When it finally reached Washington and marched up Pennsylvania Avenue toward the Capitol on May 1, however, the procession proved to be more entertaining than threatening. At its head came members of the Public Comfort Committee (local supporters) and the Commonweal Band playing Marching Through Georgia. Then came a striking figure, dressed all in white, known as the Goddess of Peace. She was seventeen-year-old Mamie Coxey, the general's daughter. Riding one of her father's finest horses, Mamie was apparently a beauty, with long golden hair, a blue liberty cap, and a parasol. (Browne, who was following behind on a gray stallion, had fallen hopelessly in love with Mamie and, despite their age difference, married her a year later.)
Jesse Coxey, eighteen, then came by, followed by his father in an open carriage with Mrs. Coxey and the infant Legal Tender. Next came Coxey's soldiers, each one carrying a white flag bearing the words, "Peace on earth, good will toward men, but death to interest on bonds." Thousands of spectators along the avenue cheered and called out the general's name.
Facing a phalanx of policemen, the contingent halted before the Capitol. A crowd of spectators estimated at between fifteen and twenty thousand watched as Coxey, Browne, and Jones climbed over a low wall and made for the Capitol steps. The mounted police pursued; the crowd followed. Two policemen tackled Browne, while others took Jones into custody. Coxey managed to reach the steps before being led away. As he left, he threw toward the reporters a copy of the speech he had intended to deliver.
Although the army's leaders were now in custody, the club- wielding police nevertheless charged the crowd, indiscriminately battering Coxeyites and onlookers. When the melee was over, Jesse and Mamie led the army back to camp. The three leaders were bailed out the same day. Their crime: walking on the grass.
Thus ended the adventure of Coxey's Army, but not the complete story of Coxeyism. In the Far West, where the Populist movement was strongest, other leaders, inspired by Coxey's example, also formed armies in that difficult year and made treks that dwarfed his march on Washington.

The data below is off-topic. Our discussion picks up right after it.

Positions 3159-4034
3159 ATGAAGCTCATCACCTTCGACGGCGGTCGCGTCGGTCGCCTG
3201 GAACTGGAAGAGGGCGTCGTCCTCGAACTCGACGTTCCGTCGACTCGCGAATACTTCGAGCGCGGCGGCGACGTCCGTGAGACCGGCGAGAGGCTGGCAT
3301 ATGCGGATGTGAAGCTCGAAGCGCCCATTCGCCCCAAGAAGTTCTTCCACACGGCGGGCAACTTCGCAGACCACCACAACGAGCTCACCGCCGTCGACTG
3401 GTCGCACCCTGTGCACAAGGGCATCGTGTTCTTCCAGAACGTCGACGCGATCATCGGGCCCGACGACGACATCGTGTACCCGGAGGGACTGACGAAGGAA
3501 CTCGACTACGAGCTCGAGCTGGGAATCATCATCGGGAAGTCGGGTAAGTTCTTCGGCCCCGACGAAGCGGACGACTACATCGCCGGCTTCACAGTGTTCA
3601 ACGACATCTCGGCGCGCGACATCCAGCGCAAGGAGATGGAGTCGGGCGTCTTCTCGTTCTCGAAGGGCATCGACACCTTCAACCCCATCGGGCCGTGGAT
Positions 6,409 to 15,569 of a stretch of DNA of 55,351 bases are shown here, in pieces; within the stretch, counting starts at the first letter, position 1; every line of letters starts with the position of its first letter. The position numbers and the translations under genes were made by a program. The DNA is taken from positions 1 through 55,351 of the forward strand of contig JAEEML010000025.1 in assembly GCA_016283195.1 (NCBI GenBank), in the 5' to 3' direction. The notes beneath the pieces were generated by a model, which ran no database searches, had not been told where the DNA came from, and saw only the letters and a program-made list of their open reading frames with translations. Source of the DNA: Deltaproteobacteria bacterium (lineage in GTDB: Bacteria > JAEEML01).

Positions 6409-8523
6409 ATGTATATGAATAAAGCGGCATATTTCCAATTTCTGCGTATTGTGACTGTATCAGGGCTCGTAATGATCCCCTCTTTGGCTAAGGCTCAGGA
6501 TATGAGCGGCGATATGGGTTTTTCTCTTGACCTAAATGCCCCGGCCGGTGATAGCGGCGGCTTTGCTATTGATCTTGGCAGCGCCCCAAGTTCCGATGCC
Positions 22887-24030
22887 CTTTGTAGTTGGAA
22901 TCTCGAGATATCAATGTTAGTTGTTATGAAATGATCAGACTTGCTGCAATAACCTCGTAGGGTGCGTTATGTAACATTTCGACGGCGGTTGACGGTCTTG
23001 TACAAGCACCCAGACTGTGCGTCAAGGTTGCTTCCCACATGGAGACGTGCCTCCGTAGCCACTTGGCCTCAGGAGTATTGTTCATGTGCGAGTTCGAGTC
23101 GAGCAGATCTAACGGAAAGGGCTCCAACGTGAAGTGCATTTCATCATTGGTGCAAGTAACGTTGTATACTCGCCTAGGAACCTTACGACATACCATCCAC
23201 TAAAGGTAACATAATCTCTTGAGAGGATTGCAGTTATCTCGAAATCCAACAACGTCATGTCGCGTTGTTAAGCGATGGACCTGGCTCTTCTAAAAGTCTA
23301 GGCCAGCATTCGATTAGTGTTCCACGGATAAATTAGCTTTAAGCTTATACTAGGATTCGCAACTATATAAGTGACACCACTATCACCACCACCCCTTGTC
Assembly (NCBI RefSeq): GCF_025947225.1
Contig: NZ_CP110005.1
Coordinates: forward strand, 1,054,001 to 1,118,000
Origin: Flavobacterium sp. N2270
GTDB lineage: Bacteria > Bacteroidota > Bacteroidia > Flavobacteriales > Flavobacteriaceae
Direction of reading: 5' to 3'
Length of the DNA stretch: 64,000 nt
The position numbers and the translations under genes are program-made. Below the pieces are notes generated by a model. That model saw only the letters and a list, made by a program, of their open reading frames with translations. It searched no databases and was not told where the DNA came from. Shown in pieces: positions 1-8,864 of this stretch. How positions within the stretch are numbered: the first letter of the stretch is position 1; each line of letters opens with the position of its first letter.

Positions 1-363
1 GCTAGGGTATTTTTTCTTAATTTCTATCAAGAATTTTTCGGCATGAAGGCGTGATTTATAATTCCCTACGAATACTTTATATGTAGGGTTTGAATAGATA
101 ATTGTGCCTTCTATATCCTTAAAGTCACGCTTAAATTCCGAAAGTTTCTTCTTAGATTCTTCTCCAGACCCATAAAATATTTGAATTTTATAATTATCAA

Charles T. Kelly, a small, slim thirty-two-year-old natural leader headed the San Francisco army, the largest of them all. Coxey had his good roads idea; Kelly believed that the unemployed should be put to work on irrigation projects in the West. Like the other western armies, Kelly's could not realistically plan to walk to Washington; for the most part they used trains, sometimes with the cooperation of the railroads, sometimes without. On the day that Coxey made his May Day march, Kelly and his men--now numbering some 1,300--had made it as far as Des Moines, Iowa. From there they struggled on by way of river transportation, arriving in Washington on July 12 after a journey of three months and seven days.
Lewis C. Fry's Los Angeles army crossed the western deserts in boxcars by way of Tucson, Arizona and El Paso, Texas; continued on via Little Rock, Arkansas and Saint Louis, Missouri; and reached Washington in late June.
A man named Hogan led an army of unemployed miners from Montana that had one of the most colorful adventures. On April 24, Hogan and his men broke into a Northern Pacific roundhouse at Butte, stole a train, and raced eastward at sixty miles an hour, with another train bearing a posse in hot pursuit. The lawmen caught up with them in Billings. In the ensuing gunfire, one person was killed and several were wounded. Federal soldiers arrested Hogan, but his men pushed on and reached the Mississippi before their ranks fizzled out.